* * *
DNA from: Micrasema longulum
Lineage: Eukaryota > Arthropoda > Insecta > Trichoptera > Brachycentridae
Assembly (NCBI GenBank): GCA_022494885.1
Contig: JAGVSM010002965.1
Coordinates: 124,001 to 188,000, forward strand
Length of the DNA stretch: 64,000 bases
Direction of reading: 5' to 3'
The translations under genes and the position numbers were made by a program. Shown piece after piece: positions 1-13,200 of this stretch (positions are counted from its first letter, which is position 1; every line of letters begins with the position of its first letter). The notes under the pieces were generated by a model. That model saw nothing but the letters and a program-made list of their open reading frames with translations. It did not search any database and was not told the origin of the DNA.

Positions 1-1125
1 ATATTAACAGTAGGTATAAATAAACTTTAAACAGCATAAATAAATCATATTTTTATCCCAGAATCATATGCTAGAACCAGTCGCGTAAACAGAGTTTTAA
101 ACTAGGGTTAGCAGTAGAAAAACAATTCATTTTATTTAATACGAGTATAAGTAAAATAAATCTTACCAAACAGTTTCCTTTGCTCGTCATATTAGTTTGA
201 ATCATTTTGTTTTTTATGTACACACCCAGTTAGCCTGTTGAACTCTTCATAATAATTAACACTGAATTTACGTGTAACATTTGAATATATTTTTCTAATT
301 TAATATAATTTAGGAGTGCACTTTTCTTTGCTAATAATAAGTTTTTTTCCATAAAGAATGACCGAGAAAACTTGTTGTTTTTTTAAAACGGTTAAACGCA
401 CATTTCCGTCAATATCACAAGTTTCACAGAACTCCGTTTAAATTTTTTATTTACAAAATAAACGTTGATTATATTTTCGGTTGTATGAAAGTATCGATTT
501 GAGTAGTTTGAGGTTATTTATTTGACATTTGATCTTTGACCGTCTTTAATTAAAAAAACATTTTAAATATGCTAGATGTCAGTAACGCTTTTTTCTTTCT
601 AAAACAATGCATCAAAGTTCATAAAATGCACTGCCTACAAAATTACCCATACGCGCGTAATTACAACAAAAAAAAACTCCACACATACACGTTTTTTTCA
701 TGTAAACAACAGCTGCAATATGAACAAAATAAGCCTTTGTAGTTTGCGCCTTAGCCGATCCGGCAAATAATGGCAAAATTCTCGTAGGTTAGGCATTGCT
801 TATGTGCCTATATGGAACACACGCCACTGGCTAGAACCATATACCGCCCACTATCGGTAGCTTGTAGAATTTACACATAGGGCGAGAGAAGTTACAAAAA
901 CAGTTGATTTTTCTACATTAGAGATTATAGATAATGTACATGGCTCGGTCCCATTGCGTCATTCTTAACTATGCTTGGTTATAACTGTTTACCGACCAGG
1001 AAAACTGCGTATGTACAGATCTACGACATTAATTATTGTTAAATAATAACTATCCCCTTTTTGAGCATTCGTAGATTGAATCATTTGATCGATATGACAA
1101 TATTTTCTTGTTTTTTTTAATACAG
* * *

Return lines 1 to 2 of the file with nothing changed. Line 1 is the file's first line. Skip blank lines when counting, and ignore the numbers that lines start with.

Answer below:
DNA from: Micrasema longulum
Lineage: Eukaryota > Arthropoda > Insecta > Trichoptera > Brachycentridae